"Not really," I said. I held up the key. "Should we open it?"

"Yeah, why not. It's probably empty."

"You really think so?" I wasn't so sure, but he shrugged. I brought the key to the lock. It slipped in, like an old friend finding the arms of another. Or like a sword, through something soft and warm. I turned the key, and the top seemed to pop up, but it remained shut. I reached forward and pushed open the lid, holding my breath.

Nothing happened. I pulled the box closer, and looked inside.

Even under the light, it's innards were pitch black, as though the box absorbed all the light from the room. I gave it a little shake, and something rustled inside it. Rick bent over and looked in as well.

"I can't see anything; what do you think it is?"

"No idea..." Slowly, cautiously, I reached my hand inside it. Whatever it was was smooth, soft, warm. I could just barely close my fingers around it. I pulled it out, and opened my hands.

At first, I had to hold back a scream. It looked like a human heart, at first glance, and I almost dropped it, but after the initial shock, I could see it was nothing so gory, but was simply a fruit.

Rick narrowed his eyes.

"I think it's a pomegranate," I said, but it was misshapen slightly. I held it up to the light. It looked fresh, possibly even edible, but I wasn't going to take my chances. I brought it closer to my face, and that was when I smelled it. The most luscious, sweet, delicious scent I had ever smelled seemed to emanate from the fruit. Rick smelled it, too.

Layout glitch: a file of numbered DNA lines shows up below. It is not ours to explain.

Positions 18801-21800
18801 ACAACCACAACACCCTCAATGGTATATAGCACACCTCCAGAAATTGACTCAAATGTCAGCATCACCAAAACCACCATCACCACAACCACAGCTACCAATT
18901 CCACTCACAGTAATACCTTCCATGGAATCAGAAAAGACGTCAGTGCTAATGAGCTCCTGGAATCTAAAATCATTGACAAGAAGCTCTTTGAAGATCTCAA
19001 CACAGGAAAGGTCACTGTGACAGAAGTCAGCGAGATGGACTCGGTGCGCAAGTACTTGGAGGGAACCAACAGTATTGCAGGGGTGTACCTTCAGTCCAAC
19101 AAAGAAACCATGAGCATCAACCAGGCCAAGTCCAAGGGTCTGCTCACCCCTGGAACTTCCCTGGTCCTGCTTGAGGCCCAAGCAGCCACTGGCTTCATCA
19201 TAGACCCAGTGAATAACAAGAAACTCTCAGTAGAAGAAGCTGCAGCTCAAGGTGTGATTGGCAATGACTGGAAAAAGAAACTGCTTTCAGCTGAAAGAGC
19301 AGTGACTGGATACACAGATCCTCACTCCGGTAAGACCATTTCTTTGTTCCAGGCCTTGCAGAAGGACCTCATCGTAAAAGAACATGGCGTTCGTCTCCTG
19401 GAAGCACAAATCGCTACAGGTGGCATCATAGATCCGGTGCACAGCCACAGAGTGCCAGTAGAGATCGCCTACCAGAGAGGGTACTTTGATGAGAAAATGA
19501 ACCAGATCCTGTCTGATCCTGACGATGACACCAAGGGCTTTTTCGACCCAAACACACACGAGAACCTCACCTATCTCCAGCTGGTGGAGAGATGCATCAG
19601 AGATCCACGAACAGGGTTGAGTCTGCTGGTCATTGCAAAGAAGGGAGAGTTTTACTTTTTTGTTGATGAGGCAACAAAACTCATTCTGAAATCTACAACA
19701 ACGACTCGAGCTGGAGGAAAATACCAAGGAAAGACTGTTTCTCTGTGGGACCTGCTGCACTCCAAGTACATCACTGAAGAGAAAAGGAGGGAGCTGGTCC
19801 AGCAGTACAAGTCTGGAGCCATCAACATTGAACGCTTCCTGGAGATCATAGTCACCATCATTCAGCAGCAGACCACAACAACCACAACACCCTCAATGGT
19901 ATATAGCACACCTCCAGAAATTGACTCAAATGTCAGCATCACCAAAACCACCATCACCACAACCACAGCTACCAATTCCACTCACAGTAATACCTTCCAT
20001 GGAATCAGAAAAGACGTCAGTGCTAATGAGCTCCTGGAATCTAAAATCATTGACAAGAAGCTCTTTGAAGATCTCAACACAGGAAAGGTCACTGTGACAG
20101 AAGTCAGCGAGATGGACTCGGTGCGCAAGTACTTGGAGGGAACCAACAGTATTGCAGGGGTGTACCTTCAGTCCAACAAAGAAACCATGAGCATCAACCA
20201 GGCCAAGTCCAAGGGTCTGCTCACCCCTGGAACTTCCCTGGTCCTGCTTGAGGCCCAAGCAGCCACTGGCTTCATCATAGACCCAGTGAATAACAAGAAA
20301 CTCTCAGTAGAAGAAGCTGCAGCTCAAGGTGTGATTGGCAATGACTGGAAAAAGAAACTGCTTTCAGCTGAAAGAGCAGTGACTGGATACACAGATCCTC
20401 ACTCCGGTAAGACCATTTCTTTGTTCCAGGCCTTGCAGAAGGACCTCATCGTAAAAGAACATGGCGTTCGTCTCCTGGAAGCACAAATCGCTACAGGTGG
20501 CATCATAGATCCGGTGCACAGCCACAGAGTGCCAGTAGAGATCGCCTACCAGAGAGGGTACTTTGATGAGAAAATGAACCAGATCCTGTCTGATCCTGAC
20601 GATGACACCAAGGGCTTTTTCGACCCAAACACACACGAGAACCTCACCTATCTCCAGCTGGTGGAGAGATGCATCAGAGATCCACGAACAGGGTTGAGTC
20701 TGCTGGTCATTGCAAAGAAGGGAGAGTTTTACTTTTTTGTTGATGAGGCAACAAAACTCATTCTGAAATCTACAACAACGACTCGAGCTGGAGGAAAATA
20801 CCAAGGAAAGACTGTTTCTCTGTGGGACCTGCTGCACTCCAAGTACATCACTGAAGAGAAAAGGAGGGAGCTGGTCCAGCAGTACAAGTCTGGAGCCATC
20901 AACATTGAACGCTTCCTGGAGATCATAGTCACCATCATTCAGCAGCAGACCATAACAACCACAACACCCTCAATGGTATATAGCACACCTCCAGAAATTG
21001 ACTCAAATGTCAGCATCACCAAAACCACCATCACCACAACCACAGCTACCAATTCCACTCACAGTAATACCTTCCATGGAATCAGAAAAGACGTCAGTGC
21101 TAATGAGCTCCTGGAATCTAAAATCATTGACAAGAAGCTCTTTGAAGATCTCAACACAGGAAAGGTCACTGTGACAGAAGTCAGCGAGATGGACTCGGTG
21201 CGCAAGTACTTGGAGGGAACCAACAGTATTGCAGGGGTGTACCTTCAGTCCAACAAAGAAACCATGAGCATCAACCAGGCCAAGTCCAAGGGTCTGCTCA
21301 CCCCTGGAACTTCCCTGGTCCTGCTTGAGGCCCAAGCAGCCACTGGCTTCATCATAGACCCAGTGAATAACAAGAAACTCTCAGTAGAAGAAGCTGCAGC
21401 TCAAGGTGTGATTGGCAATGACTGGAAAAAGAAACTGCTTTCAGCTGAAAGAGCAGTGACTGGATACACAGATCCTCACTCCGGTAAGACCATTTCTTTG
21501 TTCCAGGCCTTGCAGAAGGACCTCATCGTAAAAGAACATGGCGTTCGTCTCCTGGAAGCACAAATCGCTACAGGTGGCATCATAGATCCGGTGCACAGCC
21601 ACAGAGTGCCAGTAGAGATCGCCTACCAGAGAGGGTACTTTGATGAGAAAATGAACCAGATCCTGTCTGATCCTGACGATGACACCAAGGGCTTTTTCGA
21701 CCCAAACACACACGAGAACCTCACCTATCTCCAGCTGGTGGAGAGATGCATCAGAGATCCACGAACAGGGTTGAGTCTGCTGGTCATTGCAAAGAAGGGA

"Ooh," he said. "Should we eat it?"

"Nah, I don't think so... Who knows how long that thing's been in there?"

"Well, it's not rotten at all," he said.

"Yeah..." I did have to agree. "But it could be poisoned. Or it could not be a pomegranate at all, what the hell do I know about exotic fruit," I commented.

"Yeah, that's a good point."

We decided to put the fruit back in the box, but to leave the box open, so that the smell could permeate the entire house. If the thing started to rot, we would throw it out.

That night, I didn't sleep well. I kept tossing and turning, and would wake in the middle of horrible dreams. Around three in the morning, I realized Rick wasn't there beside me anymore. I got up and searched for him. He was on the couch, staring at the box.

"I don't like it, Penny. I don't like that thing."

In the morning, I decided I was going to take the chest back to the story, creepy pomegranate and all. I asked Rick about his comment before he left for work.

"What are you talking about?" he said to me. "I slept like the dead, all night."

About noon, I entered Mystical, satin bag in hand. There was the woman at the counter.

"I don't... I don't want this anymore," I said quietly.

She shook her head. "It's yours now."

"What...is that thing in the box."

"A Heart. A Pandora's Heart."

"I'm sorry?"